• Being hesitant or unwilling to meet new people because you are afraid that you will accidentally blurt out something that is offensive, embarrassing, or otherwise inappropriate.
  • Self-medicating with alcohol or other drugs to calm or numb yourself before social situations that you are unable to avoid.

Does Social Anxiety Get Worse With Age?

Does social anxiety get worse with age? This is posed as a simple yes/no question, but – as is so often the case in discussions of mental illnesses – the answer can be a bit more complex.

First, knowing that the symptoms and effects of social anxiety disorder can vary from one person to the next, it would be misguided to assume that the progression (or regression) of this condition would be uniform. In other words: 

  • Does social anxiety get worse for some people? Without a doubt.
  • Does social anxiety get worse for everyone? Absolutely not.

Here’s what the publication Social Anxiety Disorder: Recognition, Assessment and Treatment has to say about the onset and progression of social anxiety symptoms:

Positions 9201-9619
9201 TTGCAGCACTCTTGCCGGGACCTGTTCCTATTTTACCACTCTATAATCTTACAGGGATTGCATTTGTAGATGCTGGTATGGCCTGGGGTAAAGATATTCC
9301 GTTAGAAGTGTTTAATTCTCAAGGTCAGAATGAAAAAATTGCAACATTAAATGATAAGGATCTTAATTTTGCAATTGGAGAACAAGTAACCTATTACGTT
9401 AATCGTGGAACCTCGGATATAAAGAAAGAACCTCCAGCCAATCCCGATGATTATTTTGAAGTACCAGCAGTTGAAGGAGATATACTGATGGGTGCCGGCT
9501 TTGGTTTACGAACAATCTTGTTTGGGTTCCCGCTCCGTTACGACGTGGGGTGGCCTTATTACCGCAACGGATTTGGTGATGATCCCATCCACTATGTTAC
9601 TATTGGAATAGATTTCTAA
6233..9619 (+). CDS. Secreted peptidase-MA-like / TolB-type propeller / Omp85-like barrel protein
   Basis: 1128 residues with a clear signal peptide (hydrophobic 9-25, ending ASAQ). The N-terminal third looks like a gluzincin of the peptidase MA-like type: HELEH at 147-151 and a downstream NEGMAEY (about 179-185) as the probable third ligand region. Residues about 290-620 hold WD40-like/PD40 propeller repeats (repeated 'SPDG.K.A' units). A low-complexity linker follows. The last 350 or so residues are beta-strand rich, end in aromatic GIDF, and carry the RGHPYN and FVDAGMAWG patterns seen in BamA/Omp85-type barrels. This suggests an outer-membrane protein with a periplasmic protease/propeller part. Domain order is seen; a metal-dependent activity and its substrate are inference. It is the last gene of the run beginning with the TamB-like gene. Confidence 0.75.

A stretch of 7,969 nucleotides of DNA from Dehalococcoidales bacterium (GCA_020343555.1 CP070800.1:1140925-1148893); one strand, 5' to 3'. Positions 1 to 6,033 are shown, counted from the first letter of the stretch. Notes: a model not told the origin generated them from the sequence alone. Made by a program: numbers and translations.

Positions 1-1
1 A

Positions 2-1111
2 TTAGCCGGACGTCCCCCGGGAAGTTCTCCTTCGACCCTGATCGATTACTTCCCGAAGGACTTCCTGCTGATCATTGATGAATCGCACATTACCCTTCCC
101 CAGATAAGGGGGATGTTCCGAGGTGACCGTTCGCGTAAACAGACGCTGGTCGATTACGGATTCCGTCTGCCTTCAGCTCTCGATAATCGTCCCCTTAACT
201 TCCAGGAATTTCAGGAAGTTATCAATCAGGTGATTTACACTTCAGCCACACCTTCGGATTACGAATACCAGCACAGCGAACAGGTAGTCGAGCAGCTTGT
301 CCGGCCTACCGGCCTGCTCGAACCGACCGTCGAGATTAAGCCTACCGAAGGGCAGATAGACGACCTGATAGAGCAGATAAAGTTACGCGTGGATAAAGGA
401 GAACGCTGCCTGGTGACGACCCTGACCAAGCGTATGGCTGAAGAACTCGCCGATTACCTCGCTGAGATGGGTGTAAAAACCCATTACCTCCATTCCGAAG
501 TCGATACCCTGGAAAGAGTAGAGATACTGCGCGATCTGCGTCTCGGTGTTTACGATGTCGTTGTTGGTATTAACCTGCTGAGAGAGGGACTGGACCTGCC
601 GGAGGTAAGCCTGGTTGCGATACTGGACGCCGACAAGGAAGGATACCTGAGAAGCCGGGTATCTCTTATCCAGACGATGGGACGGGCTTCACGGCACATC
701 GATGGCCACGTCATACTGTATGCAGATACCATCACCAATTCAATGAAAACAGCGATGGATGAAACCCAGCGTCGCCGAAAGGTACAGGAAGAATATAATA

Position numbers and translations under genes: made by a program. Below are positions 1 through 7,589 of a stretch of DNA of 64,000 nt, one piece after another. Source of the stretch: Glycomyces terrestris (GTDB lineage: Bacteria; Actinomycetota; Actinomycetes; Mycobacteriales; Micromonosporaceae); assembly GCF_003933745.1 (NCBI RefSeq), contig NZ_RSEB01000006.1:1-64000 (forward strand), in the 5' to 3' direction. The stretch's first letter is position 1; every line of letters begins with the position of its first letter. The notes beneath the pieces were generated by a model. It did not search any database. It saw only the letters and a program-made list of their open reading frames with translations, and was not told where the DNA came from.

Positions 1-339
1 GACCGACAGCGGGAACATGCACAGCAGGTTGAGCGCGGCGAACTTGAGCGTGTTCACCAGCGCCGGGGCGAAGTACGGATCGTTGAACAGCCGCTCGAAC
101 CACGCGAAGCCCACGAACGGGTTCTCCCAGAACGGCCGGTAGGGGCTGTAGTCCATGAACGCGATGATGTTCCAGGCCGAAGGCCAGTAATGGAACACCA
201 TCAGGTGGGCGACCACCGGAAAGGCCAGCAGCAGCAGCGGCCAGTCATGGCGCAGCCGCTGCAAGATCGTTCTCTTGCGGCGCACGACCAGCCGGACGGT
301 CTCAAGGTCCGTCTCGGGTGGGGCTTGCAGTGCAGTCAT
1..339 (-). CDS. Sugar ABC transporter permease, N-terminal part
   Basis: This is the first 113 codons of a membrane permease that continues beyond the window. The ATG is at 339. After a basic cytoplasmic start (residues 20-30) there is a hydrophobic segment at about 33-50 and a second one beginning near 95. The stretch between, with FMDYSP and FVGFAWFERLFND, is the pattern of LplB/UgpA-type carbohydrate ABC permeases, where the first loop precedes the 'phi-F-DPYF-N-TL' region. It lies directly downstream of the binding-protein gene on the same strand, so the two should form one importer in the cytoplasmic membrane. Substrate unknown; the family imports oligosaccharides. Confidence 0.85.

• Most people who develop social anxiety disorder first experience symptoms in their early to middle teens. However, it is definitely possible for children to exhibit signs of this condition.
  • It is not unheard of for young people to “grow out of” their struggles with social anxiety – though these individuals may retain a higher than average risk of developing other anxiety disorders.
  • Among people who continue (or start) to experience social anxiety symptoms in adulthood, the condition is unlikely to improve without appropriate professional intervention.
  • One community study found that, over a 12-year period, 82% of adults with panic disorder and 58% with generalized anxiety disorder recovered. However, among adults with social anxiety, the recovery rate was only 37%.

Other experts have suggested that, as people age, they become more effective at avoiding circumstances that might trigger the symptoms of social anxiety disorder. This suggests that the disorder does not improve, even though some people are able to minimize its impact on their daily lives by adapting their behaviors.